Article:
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Food Labels
NO ADDED SUGAR
REDUCED SUGAR: 25% less than the
original (which still could be a lot!).
 LOW SUGAR: Not regulated, could mean
anything.
 NO SUGAR ADDED: Nothing was
introduced into the preparation/cooking
(Could still be a high sugar food.)

LIGHT/LITE
LOW CALORIE: 40 calories or fewer per
serving.
 LIGHT: No formal definition. Can refer to
flavor or color with no change in calories.

REDUCED FAT/ LOW FAT/
FAT FREE


Low fat means a product contains 3g of fat
or less per serving, and 30% or less of total
calories.
Reduced fat, on the other hand, refers to a
product's claim to contain at least 25% less
fat than the original version. This does not
mean that the reduced fat version is low fat.
Take a package of reduced fat muffins, for
example. If the original fat content per muffin
was 20g, and the fat has been reduced to
15g, it is still five times higher than the 3g
per serving that officially qualifies as low fat.
LOW CHOLESTEROL
Low-cholesterol label on food has less
than 20 mg of cholesterol or 2 grams or
less of saturated fat
 Cholesterol free means that the food
must contain fewer than 2 milligrams of
cholesterol and 2 grams or less of
saturated fat per serving

WHOLE GRAIN VS. MULTI GRAIN
Multigrain just means a variety of grains
were used, but not
necessarily whole grains.
 Whole grains are always the best choice.
They contain good fiber and nutrients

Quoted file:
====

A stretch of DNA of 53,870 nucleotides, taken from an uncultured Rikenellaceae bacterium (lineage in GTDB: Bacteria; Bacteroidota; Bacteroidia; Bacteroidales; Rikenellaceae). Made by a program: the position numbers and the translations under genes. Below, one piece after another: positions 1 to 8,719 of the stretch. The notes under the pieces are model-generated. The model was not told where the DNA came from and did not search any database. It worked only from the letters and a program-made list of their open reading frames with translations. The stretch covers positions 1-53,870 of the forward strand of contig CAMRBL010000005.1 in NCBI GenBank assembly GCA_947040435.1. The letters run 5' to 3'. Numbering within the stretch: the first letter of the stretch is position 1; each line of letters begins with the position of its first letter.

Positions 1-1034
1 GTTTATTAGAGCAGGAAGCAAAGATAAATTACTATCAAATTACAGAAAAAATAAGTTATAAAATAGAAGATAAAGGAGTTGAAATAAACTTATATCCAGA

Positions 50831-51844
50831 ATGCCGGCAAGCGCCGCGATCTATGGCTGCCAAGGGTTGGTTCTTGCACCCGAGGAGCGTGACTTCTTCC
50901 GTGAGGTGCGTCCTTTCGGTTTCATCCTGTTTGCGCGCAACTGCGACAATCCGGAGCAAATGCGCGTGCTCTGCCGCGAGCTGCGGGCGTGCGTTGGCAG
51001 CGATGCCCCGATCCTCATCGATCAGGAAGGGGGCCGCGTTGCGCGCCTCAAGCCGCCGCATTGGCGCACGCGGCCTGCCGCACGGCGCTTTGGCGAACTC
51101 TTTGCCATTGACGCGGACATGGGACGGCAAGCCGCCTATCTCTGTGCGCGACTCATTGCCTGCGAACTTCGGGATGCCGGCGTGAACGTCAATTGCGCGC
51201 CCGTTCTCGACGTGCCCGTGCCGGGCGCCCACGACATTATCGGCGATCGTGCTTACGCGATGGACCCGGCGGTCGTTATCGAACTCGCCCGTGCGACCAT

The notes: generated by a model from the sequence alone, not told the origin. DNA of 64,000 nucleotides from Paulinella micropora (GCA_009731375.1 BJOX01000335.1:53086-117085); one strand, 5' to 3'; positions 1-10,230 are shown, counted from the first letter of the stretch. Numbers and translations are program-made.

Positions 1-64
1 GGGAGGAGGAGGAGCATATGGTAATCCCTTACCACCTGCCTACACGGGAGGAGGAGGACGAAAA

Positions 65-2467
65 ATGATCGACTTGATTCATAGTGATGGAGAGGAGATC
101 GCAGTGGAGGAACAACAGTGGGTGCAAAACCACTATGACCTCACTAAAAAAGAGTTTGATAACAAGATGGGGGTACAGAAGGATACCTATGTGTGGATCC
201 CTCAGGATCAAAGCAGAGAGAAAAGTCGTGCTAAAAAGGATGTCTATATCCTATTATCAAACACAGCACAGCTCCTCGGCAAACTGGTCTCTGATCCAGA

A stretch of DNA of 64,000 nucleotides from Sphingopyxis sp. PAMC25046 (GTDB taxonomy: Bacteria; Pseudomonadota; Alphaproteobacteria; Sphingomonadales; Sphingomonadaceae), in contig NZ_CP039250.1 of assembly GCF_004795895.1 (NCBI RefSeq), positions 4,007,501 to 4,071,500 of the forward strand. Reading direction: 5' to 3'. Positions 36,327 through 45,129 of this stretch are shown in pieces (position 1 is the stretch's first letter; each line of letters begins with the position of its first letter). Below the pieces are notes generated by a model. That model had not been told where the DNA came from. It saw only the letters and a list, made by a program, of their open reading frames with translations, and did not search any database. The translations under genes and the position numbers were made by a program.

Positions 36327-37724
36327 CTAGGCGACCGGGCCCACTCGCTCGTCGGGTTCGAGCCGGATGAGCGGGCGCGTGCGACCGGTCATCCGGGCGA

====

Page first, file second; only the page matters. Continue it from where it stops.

which otherwise end up getting lost
during processing.

FREE RANGE
For a product to be labeled "free range"
or "cage free" the animals cannot be
contained in any way and must be allowed
to roam and forage freely over a large
area of open land.
 This level of regulation has allowed
producers to keep animals closely
confined, but without cages, and still use
the label "cage free."

Real Fruit / Fruit Juice
“Real” fruit is not the same as “whole
fruit.” This could refer to a fruit extract or
juice, both of which contain fewer
nutrients and more sugar.
 Also the phrase “made with real fruit”
this is not a regulated term so
manufacturers can slap this label on
anything as long as there is a miniscule
trace of fruit in there.

% DI (daily intake)
Glycemic Index
The glycemic index, or GI, measures how
a carbohydrate-containing food
raises blood glucose. Foods are ranked
based on how they compare to a
reference food — either glucose or white
bread.
 A food with a high GI raises blood
glucose more than a food with a medium
or low GI.

Low GI Foods (55 or less)
100% stone-ground whole wheat, or
pumpernickel bread, Oatmeal (rolled or
steel-cut), oat bran, muesli Pasta,
converted rice, barley, Sweet potato, corn,
yam, lima/butter beans, peas, legumes, and
lentils
 Most fruits, non-starchy vegetables and
carrots

Medium GI (56-69)

Whole wheat, rye and pita bread Quick
oats Brown, wild or basmati rice,
couscous
High GI (70 or more)

White bread or bagel Corn flakes, puffed
rice, bran flakes, instant oatmeal
Shortgrain white rice, rice pasta, macaroni
and cheese from mix Russet potato,
pumpkin Pretzels, rice cakes, popcorn,
saltine crackers melons and pineapple